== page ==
Tuesday 13th August 2013
Joan Burton now plans to increase PRSI to ease pressure on welfare budget cuts
Social Protection Minister Joan Burton is set to push for a PRSI hike, putting her on another collision course with Fine Gael.
The Labour Party deputy leader is also coming under renewed pressure to come up with a way to means-test social welfare benefits to take them off the wealthy.
Senior Fine Gael figures believe Ms Burton wants a PRSI hike, particularly on the self-employed, to reduce the amount of cuts she has to make in October’s Budget.
Joan Burton is already at odds with Fine Gael over her approach to the Budget. She is resisting the €400m target of cuts for her department.
Fine Gael ministers are furious with Ms Burton, blaming her for scaremongering over a cut to the old-age pension in a bid to reduce the target.
The Social Protection Minister will publish a report next month, which is expected to recommend changes to the social insurance system, including a hike in PRSI for the self-employed. The report by the advisory on tax and social welfare is currently being finalised.
The advisory group is known as the Mangan Group as it is chaired by barrister Ita Mangan.
Although a previous Mangan Group report on child benefit was left gathering dust for 18 months before being published, M/s Burton is expected to release the new report within weeks of receiving it – and in time for the Budget 2014 discussions.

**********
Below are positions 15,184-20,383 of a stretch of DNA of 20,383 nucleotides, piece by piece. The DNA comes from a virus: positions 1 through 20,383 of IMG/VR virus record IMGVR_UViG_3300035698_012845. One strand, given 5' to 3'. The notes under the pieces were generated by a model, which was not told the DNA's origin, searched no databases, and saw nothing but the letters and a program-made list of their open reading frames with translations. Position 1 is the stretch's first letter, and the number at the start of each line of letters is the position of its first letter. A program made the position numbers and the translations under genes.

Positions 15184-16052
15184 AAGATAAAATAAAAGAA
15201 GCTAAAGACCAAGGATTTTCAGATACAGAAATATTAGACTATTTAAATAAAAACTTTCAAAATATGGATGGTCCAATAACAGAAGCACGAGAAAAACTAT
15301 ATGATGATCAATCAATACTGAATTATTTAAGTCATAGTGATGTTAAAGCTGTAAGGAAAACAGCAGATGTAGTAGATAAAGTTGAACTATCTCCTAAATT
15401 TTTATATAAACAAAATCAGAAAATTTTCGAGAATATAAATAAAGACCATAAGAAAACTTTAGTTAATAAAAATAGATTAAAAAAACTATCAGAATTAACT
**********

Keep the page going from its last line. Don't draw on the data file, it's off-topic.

The new report is expected to recommend a mandatory increase in PRSI payments for the self-employed from the current 4%, by up to 2%.
In return, the self-employed would receive long-term illness and disability payments.
The report will also seek to clarify who exactly is entitled to benefits and conclude that a high percentage of self-employed workers do qualify for jobseekers’ benefits.
“Is there going to be a PRSI hike? The report will set out recommendations,” a source close to M/s Burton said.
But any move to increase PRSI will be vehemently opposed by Fine Gael, which believes it will cost jobs and potentially close many small businesses.
“She wants to raise employer PRSI under the guise of reducing the State’s liability to the social insurance fund.
“It won’t happen and is acutely anti-jobs. Employers need all the cash they have for wage bills and to employ more people,” a government source said.
REVENUE: “That will just be resisted by Michael Noonan as anti-employment,” a Minister said.
And senior government figures also said any additional revenue from PRSI would not detract from the requirement to make the savings.
“All increases in tax and PRSI are counted towards revenue, not expenditure targets and cannot be used to reduce the €440m of spending cuts required from Social Protection,” a source said.
Last year, the Tanaiste Eamon Gilmore defended Joan Burton when she indicated she was in favour of increasing PRSI contributions made by employers and workers.
M/s Burton said at the time that the benefits paid far exceeded the contributions.
“It is clear to me that something has to give,” she said.
“We can either make a decision as a country to reduce the level of benefits that we wish people to have or else we can make a decision to properly fund those benefits both now and into the future,” she said last year.
The lengthy delays in developing a means-testing system for social welfare benefits are also causing tensions between Fine Gael and Joan Burton.
“The ministers want to reform through means-testing. Nobody would be giving out if the higher-paid were taxed on these benefits. That’s where you get your savings. She has been asked to reform the means-testing system. She has come up with every excuse imaginable.
“She’s working towards the end of next June, when she can get out of that department,” a senior government source said.
Irish college students rate ‘looking good’ as more important than their religion
Looking good is more important than religion to Irish college students, according to a recent survey.